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Sissy Review

Updated: Jan 6, 2021

Sissy: A Coming-Of-Gender Story by Jacob Tobia

Sissy is a memoir by genderqueer icon Jacob Tobia. At only 29 years, Tobia made an interesting choice to write their memoir now, but their journey through understanding their gender gives more than enough substance to work with.


Queer, memoir, humor


From the moment a doctor in Raleigh, North Carolina, put "male" on Jacob Tobia's birth certificate, everything went wrong. Alongside "male" came many other, far less neutral words: words that carried expectations about who Jacob was and who Jacob should be, words like "masculine" and "aggressive" and "cargo shorts" and "SPORTS!"

Naturally sensitive, playful, creative, and glitter-obsessed, as a child Jacob was given the label "sissy." In the two decades that followed, "sissy" joined forces with "gay," "trans," "nonbinary," and "too-queer-to-function" to become a source of pride and, today, a rallying cry for a much-needed gender revolution. Through revisiting their childhood and calling out the stereotypes that each of us have faced, Jacob invites us to rethink what we know about gender and offers a bold blueprint for a healed world--one free from gender-based trauma and bursting with trans-inclusive feminism.

From Jacob's Methodist childhood and the hallowed halls of Duke University to the portrait-laden parlors of the White House, Sissy takes you on a gender odyssey you won't soon forget. Writing with the fierce honesty, wildly irreverent humor, and wrenching vulnerability that have made them a media sensation, Jacob shatters the long-held notion that people are easily sortable into "men" and "women." Sissy guarantees that you'll never think about gender--both other people's people's and your own--the same way again.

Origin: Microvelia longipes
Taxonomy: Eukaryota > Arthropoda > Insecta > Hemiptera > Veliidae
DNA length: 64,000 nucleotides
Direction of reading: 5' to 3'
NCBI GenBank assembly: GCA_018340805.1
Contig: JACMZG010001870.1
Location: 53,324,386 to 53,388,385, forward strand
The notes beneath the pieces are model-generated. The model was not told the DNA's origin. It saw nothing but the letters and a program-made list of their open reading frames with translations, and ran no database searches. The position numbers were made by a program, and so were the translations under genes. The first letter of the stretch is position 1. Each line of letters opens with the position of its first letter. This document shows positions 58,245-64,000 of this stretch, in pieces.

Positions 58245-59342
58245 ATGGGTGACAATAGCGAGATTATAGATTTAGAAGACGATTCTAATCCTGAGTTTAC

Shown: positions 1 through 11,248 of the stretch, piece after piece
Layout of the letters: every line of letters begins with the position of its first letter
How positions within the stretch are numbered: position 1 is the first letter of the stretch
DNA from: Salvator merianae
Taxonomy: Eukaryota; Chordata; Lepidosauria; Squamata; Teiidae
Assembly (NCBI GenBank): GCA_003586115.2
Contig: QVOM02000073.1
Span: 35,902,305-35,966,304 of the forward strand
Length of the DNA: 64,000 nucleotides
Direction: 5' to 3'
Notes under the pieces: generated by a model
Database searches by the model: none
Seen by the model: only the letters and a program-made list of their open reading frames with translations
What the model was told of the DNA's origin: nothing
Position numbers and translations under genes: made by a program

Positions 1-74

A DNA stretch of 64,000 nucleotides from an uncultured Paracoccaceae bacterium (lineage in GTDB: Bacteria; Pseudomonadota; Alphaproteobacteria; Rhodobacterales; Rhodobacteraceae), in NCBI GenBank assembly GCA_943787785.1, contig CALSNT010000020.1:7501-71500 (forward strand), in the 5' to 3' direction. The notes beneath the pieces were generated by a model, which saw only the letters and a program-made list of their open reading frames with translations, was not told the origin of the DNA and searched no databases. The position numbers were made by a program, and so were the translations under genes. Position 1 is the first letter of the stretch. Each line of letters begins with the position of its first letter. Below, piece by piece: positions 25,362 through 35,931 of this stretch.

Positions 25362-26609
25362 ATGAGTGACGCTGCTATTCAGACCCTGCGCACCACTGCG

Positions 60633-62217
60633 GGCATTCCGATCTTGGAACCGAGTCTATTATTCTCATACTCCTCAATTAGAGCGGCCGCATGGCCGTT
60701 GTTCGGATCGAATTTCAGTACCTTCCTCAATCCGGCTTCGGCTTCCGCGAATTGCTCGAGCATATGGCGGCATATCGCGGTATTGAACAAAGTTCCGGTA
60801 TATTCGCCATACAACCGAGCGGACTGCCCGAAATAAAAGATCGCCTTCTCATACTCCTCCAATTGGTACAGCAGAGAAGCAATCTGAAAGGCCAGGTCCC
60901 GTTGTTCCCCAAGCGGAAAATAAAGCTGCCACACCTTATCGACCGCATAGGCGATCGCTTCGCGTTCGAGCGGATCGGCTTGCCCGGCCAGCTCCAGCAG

Tobia tells their story from their earliest years when they were unaware of gender roles, to middle and high school where they were ostracized by their peers, to college where they realized they weren’t just gay, but genderqueer and embraced their identity.

Tobia lends humor throughout the memoir. While there are certainly sadnesses, Tobia keeps up an optimistic viewpoint, and has empathy even for those who caused them pain. They are witty and sometimes crude, making for delightful reading. Tobia writes in a casual, approachable style and doesn’t take themselves too seriously. I smiled through most of the memoir as Tobia recounted fun stories with a signature mix of self-deprecation and empathy.

Tobia challenges the notion of the classic trans narrative as the only narrative. Being trans doesn’t always feel like being “born in the wrong body” and transitioning into either male or female. For Tobia, it is much more fluid, and they feel proud of their body rather than wanting to change it. These different narratives are all valid, and Tobia advocates for greater diversity in trans storytelling.

Overall, a wonderfully charming and sweet “coming-of-gender” story written with passion and heart. A refreshingly optimistic memoir and a step toward greater understanding and representation of people outside the gender binary.

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